|http://ghr.nlm.nih.gov/ A service of the U.S. National Library of Medicine®|
Emery-Dreifuss muscular dystrophy is a condition that chiefly affects muscles used for movement (skeletal muscles) and heart (cardiac) muscle. Among the earliest features of this disorder are joint deformities called contractures, which restrict the movement of certain joints. Contractures become noticeable in early childhood and most often involve the elbows, ankles, and neck. Most affected individuals also experience slowly progressive muscle weakness and wasting, beginning in muscles of the upper arms and lower legs and progressing to muscles in the shoulders and hips.
Almost all people with Emery-Dreifuss muscular dystrophy have heart problems by adulthood. In many cases, these heart problems stem from abnormalities of the electrical signals that control the heartbeat (cardiac conduction defects) and abnormal heart rhythms (arrhythmias). If untreated, these abnormalities can lead to an unusually slow heartbeat (bradycardia), fainting (syncope), and an increased risk of stroke and sudden death.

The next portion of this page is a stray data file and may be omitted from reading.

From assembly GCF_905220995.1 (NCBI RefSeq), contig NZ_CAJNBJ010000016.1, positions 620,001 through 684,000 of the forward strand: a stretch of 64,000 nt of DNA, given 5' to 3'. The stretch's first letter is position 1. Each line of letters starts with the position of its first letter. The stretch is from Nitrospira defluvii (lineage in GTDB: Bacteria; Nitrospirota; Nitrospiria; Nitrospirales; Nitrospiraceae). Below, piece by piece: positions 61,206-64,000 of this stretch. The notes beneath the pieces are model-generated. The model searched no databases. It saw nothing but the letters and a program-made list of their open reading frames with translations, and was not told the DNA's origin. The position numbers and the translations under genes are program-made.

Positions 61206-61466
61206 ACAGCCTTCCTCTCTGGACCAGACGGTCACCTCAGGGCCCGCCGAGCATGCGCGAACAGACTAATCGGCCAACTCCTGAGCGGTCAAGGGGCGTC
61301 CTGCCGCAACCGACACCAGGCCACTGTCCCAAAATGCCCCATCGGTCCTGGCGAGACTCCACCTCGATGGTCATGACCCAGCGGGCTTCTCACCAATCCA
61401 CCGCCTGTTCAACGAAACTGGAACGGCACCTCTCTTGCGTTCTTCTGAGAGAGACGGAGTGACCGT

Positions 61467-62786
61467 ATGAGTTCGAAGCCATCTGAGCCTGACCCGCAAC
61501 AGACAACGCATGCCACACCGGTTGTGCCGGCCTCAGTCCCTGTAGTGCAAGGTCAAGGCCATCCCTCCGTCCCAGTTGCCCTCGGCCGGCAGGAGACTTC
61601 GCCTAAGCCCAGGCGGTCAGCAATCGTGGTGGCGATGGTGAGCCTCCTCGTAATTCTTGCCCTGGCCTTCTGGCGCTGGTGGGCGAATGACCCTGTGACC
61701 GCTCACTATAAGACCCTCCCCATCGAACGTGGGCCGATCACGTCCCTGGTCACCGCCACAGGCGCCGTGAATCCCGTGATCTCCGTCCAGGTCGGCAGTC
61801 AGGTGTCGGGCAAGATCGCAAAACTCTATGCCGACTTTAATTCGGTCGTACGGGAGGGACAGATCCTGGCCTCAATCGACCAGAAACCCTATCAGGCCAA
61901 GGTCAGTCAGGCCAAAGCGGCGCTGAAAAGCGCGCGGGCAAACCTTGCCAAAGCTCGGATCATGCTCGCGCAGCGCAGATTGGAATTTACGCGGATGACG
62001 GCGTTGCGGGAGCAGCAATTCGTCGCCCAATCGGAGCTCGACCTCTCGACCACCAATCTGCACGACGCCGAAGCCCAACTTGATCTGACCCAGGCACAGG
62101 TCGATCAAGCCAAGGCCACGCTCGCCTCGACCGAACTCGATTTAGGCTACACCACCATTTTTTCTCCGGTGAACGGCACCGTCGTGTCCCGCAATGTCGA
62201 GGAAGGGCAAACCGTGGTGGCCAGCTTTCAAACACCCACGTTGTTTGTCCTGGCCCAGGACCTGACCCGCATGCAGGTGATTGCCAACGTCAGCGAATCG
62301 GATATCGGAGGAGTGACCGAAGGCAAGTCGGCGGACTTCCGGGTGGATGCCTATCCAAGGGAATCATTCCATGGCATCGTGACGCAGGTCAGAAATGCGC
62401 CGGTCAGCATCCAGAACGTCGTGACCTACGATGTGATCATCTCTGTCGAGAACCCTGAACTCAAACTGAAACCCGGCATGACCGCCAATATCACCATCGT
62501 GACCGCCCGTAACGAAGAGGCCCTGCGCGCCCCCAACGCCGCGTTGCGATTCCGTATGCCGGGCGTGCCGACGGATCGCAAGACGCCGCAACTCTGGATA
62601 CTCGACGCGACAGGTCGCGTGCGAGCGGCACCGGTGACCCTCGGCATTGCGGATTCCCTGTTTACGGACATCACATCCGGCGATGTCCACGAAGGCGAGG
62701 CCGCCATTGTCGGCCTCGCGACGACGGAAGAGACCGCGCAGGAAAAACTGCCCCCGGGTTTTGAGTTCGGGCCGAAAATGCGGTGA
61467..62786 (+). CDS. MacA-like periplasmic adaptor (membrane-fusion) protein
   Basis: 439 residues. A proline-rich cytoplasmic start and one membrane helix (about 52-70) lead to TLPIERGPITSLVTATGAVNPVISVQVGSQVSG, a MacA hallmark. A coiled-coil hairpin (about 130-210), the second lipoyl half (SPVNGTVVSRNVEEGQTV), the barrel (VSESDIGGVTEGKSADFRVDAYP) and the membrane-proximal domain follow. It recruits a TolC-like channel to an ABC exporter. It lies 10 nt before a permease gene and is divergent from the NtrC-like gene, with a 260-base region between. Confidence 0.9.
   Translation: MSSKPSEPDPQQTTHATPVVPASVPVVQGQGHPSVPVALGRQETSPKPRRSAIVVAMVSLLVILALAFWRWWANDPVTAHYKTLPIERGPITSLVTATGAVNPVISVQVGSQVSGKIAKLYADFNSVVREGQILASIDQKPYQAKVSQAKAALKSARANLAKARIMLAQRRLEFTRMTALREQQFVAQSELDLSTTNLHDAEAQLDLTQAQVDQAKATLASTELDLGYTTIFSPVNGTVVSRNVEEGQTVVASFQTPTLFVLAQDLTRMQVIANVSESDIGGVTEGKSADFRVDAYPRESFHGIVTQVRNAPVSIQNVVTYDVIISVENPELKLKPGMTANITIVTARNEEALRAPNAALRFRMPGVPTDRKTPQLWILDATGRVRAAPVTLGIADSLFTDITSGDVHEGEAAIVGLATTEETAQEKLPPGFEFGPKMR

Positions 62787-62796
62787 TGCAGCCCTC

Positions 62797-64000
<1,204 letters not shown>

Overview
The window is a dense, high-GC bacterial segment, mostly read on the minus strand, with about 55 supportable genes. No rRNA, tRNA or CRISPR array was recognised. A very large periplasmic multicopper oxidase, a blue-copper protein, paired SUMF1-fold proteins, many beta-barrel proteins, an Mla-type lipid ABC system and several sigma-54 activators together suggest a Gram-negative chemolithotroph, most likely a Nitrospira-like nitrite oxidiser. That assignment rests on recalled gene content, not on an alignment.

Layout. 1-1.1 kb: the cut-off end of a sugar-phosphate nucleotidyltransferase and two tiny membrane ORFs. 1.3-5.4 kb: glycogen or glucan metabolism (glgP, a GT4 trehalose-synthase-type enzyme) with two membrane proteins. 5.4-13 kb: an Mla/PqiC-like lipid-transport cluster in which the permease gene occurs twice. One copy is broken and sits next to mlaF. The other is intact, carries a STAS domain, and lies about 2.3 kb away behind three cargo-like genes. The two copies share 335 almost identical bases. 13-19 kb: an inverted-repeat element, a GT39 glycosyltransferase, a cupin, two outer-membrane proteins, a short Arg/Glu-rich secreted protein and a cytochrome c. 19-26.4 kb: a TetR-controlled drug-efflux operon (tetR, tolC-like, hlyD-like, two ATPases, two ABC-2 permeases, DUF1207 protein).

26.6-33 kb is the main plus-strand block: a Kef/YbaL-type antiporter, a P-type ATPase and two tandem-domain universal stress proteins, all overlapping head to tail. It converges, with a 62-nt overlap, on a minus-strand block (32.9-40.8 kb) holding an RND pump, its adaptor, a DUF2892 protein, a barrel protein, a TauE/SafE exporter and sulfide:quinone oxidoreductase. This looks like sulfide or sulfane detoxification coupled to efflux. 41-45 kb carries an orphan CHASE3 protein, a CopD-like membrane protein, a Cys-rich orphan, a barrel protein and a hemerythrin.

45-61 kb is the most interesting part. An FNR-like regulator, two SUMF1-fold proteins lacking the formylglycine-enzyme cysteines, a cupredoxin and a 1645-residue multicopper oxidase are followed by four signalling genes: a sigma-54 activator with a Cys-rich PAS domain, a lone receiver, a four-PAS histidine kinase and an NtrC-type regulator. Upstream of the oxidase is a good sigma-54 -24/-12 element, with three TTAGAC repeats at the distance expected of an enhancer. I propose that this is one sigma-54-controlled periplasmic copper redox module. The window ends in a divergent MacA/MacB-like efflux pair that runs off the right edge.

The types of Emery-Dreifuss muscular dystrophy are distinguished by their pattern of inheritance: X-linked, autosomal dominant, and autosomal recessive. Although the three types have similar signs and symptoms, researchers believe that the features of autosomal dominant Emery-Dreifuss muscular dystrophy are more variable than the other types. A small percentage of people with the autosomal dominant form experience heart problems without any weakness or wasting of skeletal muscles.
X-linked Emery-Dreifuss muscular dystrophy is the most common form of this condition, affecting an estimated 1 in 100,000 people. The autosomal recessive type of this disorder appears to be very rare; only a few cases have been reported worldwide. The incidence of the autosomal dominant form is unknown.
Mutations in the EMD and LMNA genes cause Emery-Dreifuss muscular dystrophy.